By Michael Nagrant
This might seem like an exercise in self-loathing, but I hate most modern food writing. Culinary writing was once a rich, sensual and intellectual exploration performed by talents such as MFK Fisher or Jean Anthelme Brillat Savarin. Deemed food writers, because their conceit was to center their observations around edible subjects, they were as much cultural critics, philosophers, ethnologists and historians.
Excepting folks like Jonathan Gold of LA Weekly (who just won the Pulitzer Prize for his culinary reflections), most of today’s critics are ego-driven purveyors of elite gourmandism. Most of the regional dailies sling laundry-list tomes on tasting-menu dishes replete with hyper-sexualized adjectives and mixed metaphor. These reports masquerade as service-based journalism predicated on reductive systems that award a certain number of stars or random kitchen utensils.
Some, like La Guide Michelin, are so parsimonious with their stars, that they only tend to award high marks to Palace of Versailles-like emporiums, where the quality of the damask draperies, the Limoges china and the Cristofle silver are as important as the quality of the food.
This system has spawned an industry where, at the cheapest, relatively small-portioned plates start at $30 or more, and tasting menus and wine pairings can cost a month’s rent on a Gold Coast apartment.
Even at those prices, brigades of chefs endure backbreaking work weeks, hunched over stainless-steel counters, chopping micro dices of vegetables and butchering heaps of protein for $7 an hour to compensate for excessive costs which have little to do, of course, with the quality of the food.
The underground dining movement, which has been painted as mostly secretive gatherings of snobbish foodies worshipping at the feet of unknown, but talented, chefs (though in my experience, many of these chefs are second-rate, the equivalent of backdoor uncertified quacks performing shady botox regimens in the back of beauty parlors), seems an unlikely savior for this current trend. In fact the movement has pretty much devolved into incorporated businesses masquerading as “underground.”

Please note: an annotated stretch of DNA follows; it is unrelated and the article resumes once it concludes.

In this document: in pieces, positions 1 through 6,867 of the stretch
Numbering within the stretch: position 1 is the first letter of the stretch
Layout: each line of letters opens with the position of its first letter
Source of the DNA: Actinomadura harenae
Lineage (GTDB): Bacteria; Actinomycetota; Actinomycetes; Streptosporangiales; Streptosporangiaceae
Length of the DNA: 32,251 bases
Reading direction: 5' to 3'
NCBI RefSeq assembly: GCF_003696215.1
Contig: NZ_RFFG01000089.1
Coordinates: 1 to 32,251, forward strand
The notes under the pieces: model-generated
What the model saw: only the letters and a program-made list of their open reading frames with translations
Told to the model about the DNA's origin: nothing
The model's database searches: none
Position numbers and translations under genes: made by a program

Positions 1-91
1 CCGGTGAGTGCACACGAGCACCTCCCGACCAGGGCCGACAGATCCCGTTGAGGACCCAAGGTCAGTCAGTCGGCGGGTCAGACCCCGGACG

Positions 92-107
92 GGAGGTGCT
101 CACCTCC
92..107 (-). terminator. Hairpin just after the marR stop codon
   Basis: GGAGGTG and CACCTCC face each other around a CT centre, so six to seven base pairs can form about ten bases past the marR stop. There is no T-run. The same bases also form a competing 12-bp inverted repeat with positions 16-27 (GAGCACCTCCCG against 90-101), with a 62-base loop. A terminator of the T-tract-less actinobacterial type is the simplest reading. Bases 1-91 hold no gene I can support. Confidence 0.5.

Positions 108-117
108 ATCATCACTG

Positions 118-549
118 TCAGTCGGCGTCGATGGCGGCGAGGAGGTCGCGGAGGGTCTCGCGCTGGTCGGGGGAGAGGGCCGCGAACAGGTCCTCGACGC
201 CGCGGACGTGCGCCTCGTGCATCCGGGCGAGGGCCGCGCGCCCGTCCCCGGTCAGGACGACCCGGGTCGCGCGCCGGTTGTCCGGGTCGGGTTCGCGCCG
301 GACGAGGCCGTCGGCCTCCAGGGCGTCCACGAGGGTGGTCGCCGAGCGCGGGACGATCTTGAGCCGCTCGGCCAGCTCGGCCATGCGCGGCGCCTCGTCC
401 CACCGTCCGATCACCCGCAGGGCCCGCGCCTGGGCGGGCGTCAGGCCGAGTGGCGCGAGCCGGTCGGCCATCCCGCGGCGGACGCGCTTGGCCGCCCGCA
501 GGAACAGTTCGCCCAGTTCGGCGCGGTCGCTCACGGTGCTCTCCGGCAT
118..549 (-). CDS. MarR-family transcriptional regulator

Then about a month ago, I met the crew behind Chicago’s Sunday Dinner Club, a legitimately underground group whose roots are grounded in goals like building community and democratizing local sustainably grown food. All career changers, Christine, Jason and Joshua (real first names of these culinary insurgents), respectively a former habitual restaurant employee, a former Merc trader and a schoolteacher from the Bronx, met at Kendall culinary school. Afterward, they did stints at spots like Blackbird, Naha and the Wisconsin Governor James Doyle’s culinary staff. Ultimately, they were often glorified short-order cooks, working garnish stations, making the same salad thousands of times. As Christine says, “You work fourteen-hour days and you become a machine.”
The three shared a common vision to bring their food to everyone. Inspired by their travels—which included attendance at blood-sausage festivals and heaping bowls of bollito misto, an Italian dish often replete with tripe and a close-up of European ideals of craftsmanship—they began serving dinners in their respective backyards.
While they’ve thrown some expensive five-course affairs, they also explore ethnic comfort food, offering affordable Pad Thai with locally grown ramps or cassoulet with their own house-made sausage. They also don’t take a profit off the meals, to keep prices down.
Three weeks ago, I attended their most admirable attempt at democratizing great food yet, a three-course $35 burger night. I know $35 buys a lot of rice for the Save the Children foundation (thank you Sally Strothers), but, hell, a Tyler Florence signature steak and salad and a side of riblets at Applebees will set you back more.
Instead of porcine scraps and sub-prime meat, the Sunday Dinner Club burger was served on a hefty Red Hen bun and featured a whopping portion of hormone-free Heartland beef infused with prosciuttio fat, topped with aged raw-milk cheddar cheese from Wisconsin dairy co-op Brunkow, bacon and the crew’s sweet spring onion jam. Did I mention the garlic thyme-roasted fingerling potato fries in sriracha aioli and fried house-cured bread and butter pickles, or the green salad featuring artisanal chevre and micro-strawberries from Illinois’s Prairie Fruits Farms or a funnel-cake dessert featuring homemade rhubarb jam and candied pistachio ice cream?
The quality was as good as the food at their former employers, and, I’m willing to bet, their ingredients, which came almost entirely from the Green City Market, were more local. They even used real china, and the dinner served al fresco under a band of string lights was preferable to a stuffy dining room. Furthermore the three are personally trained and certified in sanitation, so we’re not talking about a rogue band of trichinosis-wielding pirates.
I hope local chefs who feel beholden to their current system look at this model and consider practicing it, even on an occasional basis. In the meantime we just need to figure out how to deal with those uninspiring food writers.
Sunday Dinner Club is open by invitation to people who know others on their mailing list or the three chefs themselves. If you’re passionate about great affordable food, you might be able to find a way on to their list with smart use of the Internet and an impassioned plea.